This book gives a thorough survey of how violence has affected human history and the causes that brought about this violence and the reduction of it in recent decades. It answers the truism that "Society is worse now than ever and that it is falling apart" by showing that, in fact the quality fo life of most people today is better that ever. More importantly it delves into the reasons for this. Not only socially but also psychologically. Why do we commit violence? Why do we stop ourselves from being violent? It is at once optimistic and yet challenges the reader to confront those dark parts of our nature that result in everything from homicide to genocide to sadism.
The book is a tough read because it is long and meticulous but the author does a good job of keeping it engaging. As he states at the beginning: "This is a long book... but it has to be." The reader works very well for the material.
This book's only shortcoming is limited appeal but if you are a Star Wars fan (and as the book points out there are quite a few of us out there) this history of how it was brought about will appeal and maybe inspire. The book is lengthy but well written so that it never drags. Nick Pohdel does a great job reading it, this is my second book read by him and I enjoy his narration.
This is not the first time I heard about Koschei the Deathless and was intrigued by the character and being immersed in Russian folklore. Unfortunately I could not even finish this book. The protagonist is a young Russian girl living in a dreamlike communist Russia. She sees her sisters being courted and marrying and waits for her time to come. When it does come, however, she attracts the attention of Koschei the deathless, a figure out of Russian myth who takes her to his dominion. But instead of marrying she has to wait for the time to be right and the girl realizes that something in awry and perhaps Koschei is just stringing her along. That's how I felt reading the book: One thing seemed to happen after another without seeming to get anywhere. This is not a problem if you have strong characters who are a pleasure to read about; unfortunately, not the case here. Most of the characters are either annoying or despicable. About half way through the book it was hard to put my headphones on to listen. The author's voice started to grate on my nerves after a while but I don't believe it to be her fault, it was the book that was annoying.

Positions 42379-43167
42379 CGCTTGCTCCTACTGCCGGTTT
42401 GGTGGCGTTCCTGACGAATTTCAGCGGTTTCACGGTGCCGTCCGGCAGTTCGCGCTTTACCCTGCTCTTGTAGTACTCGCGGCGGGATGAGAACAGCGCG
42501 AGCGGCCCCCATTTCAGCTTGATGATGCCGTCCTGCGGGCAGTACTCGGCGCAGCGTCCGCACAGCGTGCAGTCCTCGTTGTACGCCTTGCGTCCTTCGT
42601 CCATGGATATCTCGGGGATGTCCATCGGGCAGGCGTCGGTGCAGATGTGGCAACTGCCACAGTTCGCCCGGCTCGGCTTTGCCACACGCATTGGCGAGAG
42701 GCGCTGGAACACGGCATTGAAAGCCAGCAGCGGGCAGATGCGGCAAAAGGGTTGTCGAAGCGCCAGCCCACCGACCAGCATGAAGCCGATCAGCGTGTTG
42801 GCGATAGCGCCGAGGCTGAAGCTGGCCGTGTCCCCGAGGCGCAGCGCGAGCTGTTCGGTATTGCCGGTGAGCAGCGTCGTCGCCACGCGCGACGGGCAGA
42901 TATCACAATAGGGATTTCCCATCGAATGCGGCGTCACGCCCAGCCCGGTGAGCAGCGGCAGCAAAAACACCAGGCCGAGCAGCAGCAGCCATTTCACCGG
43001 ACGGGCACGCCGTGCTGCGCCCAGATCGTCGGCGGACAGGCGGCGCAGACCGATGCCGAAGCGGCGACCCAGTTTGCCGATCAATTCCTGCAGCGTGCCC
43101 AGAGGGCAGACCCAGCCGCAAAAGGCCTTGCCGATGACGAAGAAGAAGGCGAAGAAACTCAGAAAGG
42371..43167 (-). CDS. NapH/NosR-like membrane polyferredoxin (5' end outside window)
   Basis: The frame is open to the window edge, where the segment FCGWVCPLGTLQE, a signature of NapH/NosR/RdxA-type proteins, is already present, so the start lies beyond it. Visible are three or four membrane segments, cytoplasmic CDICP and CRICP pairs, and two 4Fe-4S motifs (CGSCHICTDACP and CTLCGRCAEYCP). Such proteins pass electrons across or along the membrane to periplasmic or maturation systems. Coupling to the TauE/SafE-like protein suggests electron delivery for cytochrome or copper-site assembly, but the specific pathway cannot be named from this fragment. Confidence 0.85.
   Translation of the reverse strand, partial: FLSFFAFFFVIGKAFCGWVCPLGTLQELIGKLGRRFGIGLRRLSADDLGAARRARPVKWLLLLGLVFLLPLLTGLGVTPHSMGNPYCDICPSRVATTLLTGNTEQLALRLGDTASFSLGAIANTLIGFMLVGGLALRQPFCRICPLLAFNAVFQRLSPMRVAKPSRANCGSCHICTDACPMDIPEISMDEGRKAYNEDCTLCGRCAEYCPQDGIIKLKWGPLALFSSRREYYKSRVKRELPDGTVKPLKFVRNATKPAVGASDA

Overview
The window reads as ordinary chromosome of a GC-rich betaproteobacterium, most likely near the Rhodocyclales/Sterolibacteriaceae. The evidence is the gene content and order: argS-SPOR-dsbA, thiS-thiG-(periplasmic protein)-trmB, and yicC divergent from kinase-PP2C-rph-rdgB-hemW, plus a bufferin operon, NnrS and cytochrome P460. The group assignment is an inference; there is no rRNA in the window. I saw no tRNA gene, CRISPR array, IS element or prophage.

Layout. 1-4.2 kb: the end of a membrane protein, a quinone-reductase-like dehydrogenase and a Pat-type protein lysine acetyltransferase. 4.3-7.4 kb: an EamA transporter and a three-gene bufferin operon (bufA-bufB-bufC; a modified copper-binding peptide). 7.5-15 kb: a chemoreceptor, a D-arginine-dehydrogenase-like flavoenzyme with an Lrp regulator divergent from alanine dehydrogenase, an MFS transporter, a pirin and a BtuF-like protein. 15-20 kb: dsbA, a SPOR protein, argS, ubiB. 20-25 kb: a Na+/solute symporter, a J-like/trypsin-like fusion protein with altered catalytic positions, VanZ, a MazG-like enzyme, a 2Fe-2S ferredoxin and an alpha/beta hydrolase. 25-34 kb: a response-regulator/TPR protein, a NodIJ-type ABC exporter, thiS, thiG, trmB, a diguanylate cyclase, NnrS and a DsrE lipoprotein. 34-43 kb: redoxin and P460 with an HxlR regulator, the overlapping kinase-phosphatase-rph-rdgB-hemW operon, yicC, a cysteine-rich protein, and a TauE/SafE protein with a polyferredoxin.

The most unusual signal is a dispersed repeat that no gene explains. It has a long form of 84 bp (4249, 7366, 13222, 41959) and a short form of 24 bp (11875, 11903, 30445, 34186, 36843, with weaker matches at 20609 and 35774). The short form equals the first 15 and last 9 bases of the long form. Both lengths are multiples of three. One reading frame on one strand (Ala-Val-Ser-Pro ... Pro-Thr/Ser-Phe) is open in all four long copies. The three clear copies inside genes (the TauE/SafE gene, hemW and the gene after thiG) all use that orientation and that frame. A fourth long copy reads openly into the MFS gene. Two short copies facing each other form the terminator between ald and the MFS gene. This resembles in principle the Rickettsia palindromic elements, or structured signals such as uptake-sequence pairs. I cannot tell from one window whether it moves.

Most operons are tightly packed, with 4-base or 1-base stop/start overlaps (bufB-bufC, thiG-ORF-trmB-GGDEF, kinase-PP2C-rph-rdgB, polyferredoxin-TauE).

The story is compelling and the characters are strong. There were many moments in which the story drags. There are scenes that come and go and when we return to the same place and characters, the reader is treated to the same situation and discussion as the last time they appeared. The author uses this to set mood and it helps in the sometimes desperate tone of the story, but often I found myself hoping for the plot to just move along.
Sterling's voice is good and I never had a hard time following the characters. Great voices. In some cases though she takes on an almost petulant tone. Especially when reading the part taking place in the middle ages. One of the characters is a little girl who mopes a lot but the other characters sometimes pick up the same sort of childish tone.
The description of the book could be better. I bought this book on the strength of the summary and the average review stars. But I was expecting a much different book. I thought the story would be mainly about the time travelers visiting the middle ages and did not expect the parallel plot of the epidemic in the traveler's own time. This is not a shortcoming of the book, except for the above mentioned problems it is a very well crafted and, in the end, enjoyable book.
This was a fun quick read. Not the most compelling characters but good story that puuls you along relentlessly.
I enjoyed the sweet simplicity of this fairy tale. it is the simple tale of a young girl's quest to save her childhood friend as well as the perils of growing up. The reader does a wonderful job.
I loved the set up and extensive fictional history related to the "lock in" disease. Its a well fleshed out world for the story to take place.